June 06, 2020

United we stand after tragedy

The following commentary was submitted by Melissa Murphy, Kylie Gray, Leslie Rosa, Kris Stewart, Eric Holmes and Communications 2002 in Brewer.

The announcement was heard by the entire student body. At first, no one knew quite what to make of it. You could practically hear the buzz of TV’s coming to life all over the school. The information and images hadn’t sunk in yet when the bell rang. Everyone scurried to his or her next class to see what new images had appeared on the screen. As I walked into my English class, the mood was unlike any other day. We placed our bags in our seats then gathered around the TV. The entire class watched in silence, something that never happens in our class. The level of maturity and understanding about what was happening took me by surprise. As I watched and listened I knew I would always remember where I was and what I was doing when the twin towers collapsed.”

“My initial reaction was what is Mr. Goss talking about? When I finally saw it on TV, I was in awe of what was happening.”…”When the first tower fell, it was very emotional to think of all the innocent people that lost their lives.”…”I seriously thought it was a joke, because it’s hard to believe that something that large could be erased in minutes.”…”It made me wonder how safe we really are in our society”…”I was in English class at the time, and when the announcement came on, I didn’t initially realize the ramifications the tragedy would have upon American society, and the world as a whole.”

These thoughts and others raced through students’ minds as our principal, Jerry Goss at Brewer High School, described the terrorist attacks as they unfolded on Sept. 11. As we worried about our families, our country and our world, we questioned how this horrible event could occur. Our spirits may have been knocked down as an initial reaction but they were raised as we came together to support those in New York City. We turned our shock into action.

Crystal Hammond responded by making soaps and candles that she sold for small amounts. She raised over $150 to donate to the Red Cross. Another individual effort turned into a sizable success when Kristine McHugh fashioned yellow ribbons with silver stars to hand out to peers. She chose yellow, symbolizing hope and remembrance, to show that America will prevail and rebuild. She explained that besides the obvious connection to the American flag, the stars “were just cute.” At first she planned to give away the ribbons; however, as she began to pass them out, she discovered that people were willing to make donations. They gave anything from $1 to $20. In three days Kristine raised $432, which she intends to send to New York’s Manhattan division of the Red Cross.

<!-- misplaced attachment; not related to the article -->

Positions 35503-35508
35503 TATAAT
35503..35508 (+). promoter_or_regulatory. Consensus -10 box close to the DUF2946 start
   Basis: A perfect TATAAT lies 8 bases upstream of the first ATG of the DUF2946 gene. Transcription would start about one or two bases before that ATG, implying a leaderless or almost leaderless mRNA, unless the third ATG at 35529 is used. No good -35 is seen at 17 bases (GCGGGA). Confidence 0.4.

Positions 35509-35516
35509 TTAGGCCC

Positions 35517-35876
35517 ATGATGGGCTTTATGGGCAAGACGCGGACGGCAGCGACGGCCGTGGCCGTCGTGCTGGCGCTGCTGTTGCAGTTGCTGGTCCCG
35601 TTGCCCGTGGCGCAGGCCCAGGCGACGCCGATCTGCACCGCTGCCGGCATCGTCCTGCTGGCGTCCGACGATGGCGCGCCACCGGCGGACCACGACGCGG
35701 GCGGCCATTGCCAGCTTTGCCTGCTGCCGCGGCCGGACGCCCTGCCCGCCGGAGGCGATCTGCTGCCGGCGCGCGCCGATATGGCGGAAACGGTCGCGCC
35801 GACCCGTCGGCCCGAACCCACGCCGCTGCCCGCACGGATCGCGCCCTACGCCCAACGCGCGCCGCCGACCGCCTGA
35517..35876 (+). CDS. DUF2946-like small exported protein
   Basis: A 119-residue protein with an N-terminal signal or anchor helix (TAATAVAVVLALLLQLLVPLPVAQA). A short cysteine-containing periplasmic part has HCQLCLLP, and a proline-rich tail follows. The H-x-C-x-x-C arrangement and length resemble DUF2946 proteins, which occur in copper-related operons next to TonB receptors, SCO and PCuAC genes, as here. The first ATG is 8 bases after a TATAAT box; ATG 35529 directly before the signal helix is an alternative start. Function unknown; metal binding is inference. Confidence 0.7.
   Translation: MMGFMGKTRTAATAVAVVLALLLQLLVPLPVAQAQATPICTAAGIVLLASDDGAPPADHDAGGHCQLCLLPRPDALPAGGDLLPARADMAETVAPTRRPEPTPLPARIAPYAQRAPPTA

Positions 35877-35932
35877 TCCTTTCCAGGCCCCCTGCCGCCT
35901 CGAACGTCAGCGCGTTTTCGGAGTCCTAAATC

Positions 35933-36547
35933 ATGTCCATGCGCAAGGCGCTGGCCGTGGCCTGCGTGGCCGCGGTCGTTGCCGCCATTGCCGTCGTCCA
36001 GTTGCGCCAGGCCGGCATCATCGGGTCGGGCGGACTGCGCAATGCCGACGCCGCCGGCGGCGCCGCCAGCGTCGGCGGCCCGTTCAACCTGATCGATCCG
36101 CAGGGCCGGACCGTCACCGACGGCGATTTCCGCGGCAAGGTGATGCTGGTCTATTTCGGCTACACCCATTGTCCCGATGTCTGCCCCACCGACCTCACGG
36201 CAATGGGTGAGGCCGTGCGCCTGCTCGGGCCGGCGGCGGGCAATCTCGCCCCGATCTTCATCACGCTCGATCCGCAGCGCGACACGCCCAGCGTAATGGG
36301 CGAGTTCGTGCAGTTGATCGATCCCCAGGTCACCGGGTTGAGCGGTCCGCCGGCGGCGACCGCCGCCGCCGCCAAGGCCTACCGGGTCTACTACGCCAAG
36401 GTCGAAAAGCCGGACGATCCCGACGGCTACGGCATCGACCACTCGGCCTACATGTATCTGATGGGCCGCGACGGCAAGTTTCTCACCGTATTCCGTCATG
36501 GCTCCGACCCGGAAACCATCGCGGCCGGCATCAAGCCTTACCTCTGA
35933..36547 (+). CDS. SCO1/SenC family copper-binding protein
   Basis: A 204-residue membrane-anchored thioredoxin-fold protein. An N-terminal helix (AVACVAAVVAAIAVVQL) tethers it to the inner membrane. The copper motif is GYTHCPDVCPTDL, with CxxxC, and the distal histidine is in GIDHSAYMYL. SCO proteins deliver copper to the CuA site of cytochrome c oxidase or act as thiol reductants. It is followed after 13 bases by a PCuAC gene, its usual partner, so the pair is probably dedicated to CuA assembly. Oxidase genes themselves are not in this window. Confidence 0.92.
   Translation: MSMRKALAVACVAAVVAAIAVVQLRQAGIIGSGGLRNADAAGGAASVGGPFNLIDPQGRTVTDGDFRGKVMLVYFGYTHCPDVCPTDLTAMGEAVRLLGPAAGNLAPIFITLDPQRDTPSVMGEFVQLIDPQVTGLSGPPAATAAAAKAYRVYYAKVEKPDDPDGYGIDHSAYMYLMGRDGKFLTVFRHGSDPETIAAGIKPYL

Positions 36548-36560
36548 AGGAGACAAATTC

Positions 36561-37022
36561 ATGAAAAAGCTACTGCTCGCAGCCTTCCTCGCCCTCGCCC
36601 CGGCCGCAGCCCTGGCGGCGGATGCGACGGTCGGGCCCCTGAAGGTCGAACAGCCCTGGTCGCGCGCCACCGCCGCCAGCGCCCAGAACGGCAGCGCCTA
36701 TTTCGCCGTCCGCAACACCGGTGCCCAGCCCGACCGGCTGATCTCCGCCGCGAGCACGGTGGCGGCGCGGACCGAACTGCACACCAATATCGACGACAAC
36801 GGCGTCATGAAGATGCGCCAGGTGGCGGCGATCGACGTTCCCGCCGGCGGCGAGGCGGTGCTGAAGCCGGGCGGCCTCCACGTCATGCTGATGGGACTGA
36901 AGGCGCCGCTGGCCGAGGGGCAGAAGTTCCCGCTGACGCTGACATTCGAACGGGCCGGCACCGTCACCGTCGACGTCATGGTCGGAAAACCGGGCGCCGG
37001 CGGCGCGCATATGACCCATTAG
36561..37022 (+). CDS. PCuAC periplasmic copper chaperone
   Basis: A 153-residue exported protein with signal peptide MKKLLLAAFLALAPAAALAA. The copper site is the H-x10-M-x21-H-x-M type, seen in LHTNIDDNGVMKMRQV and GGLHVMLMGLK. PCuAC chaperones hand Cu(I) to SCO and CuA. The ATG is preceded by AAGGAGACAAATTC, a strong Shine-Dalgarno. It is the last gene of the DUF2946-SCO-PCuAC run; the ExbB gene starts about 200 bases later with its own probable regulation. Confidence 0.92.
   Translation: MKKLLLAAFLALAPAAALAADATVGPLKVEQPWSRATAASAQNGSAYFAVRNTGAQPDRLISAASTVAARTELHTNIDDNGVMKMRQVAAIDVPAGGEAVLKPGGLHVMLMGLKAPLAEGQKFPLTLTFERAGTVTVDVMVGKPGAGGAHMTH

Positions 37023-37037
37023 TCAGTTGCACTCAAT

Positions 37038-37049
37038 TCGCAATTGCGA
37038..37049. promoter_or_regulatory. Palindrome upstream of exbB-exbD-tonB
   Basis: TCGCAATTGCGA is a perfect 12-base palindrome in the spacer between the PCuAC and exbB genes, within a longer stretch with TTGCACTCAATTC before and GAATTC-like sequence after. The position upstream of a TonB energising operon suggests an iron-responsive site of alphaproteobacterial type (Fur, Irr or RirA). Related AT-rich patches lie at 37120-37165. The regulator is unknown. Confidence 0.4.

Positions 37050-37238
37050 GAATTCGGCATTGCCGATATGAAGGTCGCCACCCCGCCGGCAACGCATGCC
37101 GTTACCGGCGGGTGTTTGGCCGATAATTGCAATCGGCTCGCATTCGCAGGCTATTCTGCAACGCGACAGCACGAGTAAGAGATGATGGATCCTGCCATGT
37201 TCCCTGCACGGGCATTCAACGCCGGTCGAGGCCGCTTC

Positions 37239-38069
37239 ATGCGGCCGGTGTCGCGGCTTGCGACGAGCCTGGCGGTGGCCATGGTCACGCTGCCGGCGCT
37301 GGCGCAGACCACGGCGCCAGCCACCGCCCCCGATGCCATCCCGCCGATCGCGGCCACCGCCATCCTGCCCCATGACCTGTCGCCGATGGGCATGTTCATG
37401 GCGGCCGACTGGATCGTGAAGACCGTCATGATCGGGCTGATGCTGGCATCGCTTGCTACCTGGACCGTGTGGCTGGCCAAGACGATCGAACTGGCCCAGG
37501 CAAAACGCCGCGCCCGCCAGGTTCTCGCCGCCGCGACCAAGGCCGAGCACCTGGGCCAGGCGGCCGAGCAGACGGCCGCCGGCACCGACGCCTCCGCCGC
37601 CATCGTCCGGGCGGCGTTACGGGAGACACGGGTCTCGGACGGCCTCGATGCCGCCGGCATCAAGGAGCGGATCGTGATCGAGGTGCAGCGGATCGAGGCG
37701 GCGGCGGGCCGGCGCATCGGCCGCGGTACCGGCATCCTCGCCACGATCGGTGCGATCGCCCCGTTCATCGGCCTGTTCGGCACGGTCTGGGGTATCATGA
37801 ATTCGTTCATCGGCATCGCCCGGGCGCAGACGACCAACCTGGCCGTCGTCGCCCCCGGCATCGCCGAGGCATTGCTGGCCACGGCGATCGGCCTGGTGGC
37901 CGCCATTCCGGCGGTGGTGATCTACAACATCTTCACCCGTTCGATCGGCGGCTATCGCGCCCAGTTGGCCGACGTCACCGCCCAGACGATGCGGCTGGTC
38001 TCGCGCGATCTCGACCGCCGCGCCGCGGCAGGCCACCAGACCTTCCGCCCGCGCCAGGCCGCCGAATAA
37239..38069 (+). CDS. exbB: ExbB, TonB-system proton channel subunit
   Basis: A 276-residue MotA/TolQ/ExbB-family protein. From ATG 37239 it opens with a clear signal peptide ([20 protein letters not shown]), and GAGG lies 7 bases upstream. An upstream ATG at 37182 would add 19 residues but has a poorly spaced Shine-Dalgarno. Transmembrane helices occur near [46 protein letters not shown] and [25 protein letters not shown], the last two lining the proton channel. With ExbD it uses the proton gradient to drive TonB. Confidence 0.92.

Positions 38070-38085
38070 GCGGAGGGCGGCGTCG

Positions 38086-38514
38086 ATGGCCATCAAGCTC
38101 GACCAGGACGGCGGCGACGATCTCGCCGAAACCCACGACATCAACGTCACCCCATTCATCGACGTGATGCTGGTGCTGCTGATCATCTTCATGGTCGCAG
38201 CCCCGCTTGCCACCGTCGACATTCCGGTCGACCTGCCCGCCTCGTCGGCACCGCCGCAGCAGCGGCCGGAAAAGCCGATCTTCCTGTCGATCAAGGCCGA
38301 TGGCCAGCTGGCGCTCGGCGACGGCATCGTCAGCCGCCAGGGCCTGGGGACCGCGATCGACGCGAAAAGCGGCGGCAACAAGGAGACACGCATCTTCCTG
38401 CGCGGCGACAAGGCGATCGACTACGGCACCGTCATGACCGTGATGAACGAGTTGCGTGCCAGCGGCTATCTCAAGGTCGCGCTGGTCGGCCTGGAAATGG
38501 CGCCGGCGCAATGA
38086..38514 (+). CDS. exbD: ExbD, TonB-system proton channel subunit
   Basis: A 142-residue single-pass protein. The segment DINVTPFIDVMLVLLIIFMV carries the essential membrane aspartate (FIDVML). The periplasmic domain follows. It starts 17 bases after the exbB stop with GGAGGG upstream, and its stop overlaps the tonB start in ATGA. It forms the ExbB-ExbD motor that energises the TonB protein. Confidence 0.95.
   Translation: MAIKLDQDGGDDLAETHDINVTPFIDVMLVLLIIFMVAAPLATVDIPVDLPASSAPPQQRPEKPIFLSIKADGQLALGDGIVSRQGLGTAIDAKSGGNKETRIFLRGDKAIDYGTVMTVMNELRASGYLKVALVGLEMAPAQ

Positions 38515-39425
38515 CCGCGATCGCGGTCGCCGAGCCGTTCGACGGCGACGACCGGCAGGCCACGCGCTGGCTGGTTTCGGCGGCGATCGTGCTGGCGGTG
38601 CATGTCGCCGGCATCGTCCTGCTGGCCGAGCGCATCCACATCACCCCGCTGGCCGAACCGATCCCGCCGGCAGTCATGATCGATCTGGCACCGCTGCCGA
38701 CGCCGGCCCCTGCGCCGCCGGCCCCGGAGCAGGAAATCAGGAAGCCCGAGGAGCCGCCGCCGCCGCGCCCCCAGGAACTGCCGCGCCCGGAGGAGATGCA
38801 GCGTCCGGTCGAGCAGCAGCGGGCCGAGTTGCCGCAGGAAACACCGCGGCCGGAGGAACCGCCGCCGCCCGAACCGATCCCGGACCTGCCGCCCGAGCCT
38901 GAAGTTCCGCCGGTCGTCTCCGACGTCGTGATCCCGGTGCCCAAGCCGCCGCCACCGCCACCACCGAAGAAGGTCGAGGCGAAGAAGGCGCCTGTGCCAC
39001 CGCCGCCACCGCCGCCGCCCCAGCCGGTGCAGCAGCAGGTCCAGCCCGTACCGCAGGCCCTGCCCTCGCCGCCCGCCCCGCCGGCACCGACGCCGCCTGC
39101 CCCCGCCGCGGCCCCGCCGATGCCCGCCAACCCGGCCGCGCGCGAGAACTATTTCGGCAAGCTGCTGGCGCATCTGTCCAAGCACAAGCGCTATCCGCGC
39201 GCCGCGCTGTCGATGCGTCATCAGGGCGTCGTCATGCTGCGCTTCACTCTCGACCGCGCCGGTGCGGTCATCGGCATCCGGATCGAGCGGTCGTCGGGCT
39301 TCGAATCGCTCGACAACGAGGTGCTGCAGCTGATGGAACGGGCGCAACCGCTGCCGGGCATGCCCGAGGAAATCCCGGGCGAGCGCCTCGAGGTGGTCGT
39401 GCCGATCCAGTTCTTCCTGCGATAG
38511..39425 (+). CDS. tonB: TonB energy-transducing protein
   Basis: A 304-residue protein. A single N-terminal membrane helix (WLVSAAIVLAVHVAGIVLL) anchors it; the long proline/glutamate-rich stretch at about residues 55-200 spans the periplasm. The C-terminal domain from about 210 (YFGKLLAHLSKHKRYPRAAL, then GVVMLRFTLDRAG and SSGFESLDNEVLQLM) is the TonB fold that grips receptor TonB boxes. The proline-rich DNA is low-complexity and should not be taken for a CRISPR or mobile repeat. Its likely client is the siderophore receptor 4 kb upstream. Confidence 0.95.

Community of Caring student Lauren Parker suggested another idea to her seventh period classmates, called the Chain of Hope. The Brewer junior thought it would be a good idea to let students in New York know that students in other states are thinking about them. With that thought in mind, our school plans to send a Chain of Hope to Stuyvesant High School, a school in the same neighborhood as the Twin Towers. Though their school was not damaged, they did lose power and had to clean up the mess around their school.

The plan is to cut red, white, and blue paper into strips and to send the strips to all the students at Brewer High School in their first period class on October 15. Then students will write a word or message of hope to the kids in New York. After our high school makes the chain, we will display it at our school for everyone to see before sending it to Stuyvesant.

Since our school system in Brewer believes in a Community of Caring attitude, we plan to take the idea a step further. The class plans to go to the elementary schools and lead the younger kids in a similar project. When the elementary kids have finished their Chain of Hope, the Community of Caring class will send the chain to an elementary school in Manhattan.

Aside from individual efforts, groups also stepped forward. Heidi Parks, anxious to give students a voice, worked through SeBeowulf to post a bulletin board where students could communicate their thoughts. One anonymous message reads, “Everyone will remember where they were on September 11, 2001, when the World Trade Center was hit. Our hearts are with the people that suffered. All of those injured and killed are in our prayers.”

Prayer is exactly where the largest group turned on Wednesday, September 19, at 7 a.m. around the flagpole in front of the school. Nick Carter and Chris Towle led the session in song and prayer. Accompanied by a couple guitars the crowd quietly sang religious songs and listened as Nick asked God for strength, safety, and guidance. When he realized how large the gathering had grown, he said, “Wow, I have to get a count of this. This is just amazing.” At 7:30 more than 100 students entered the building with renewed faith in the character of the school.

Responses to the tragedy from students have been impressive; showing just how much the younger generation cares about their nation and how willing they are to help. Such dedication has created an atmosphere of generosity and unity at BHS. Sherri Capponi explained, “It’s great to have a school become so united over such a terrible tragedy; it offers me a better sense of security.”

The rubble still smolders, and the rescue effort continues. The worst terrorist act against America has brought out the best in our nation as a whole, and there is no doubt that the events of September 11, 2001, will never be forgotten. As posted on the bulletin board by Zach Bouzan-Kaloustian, “Terrorism only succeeds if it ruins our confidence.” Our nation has shown that the terrorists have failed.

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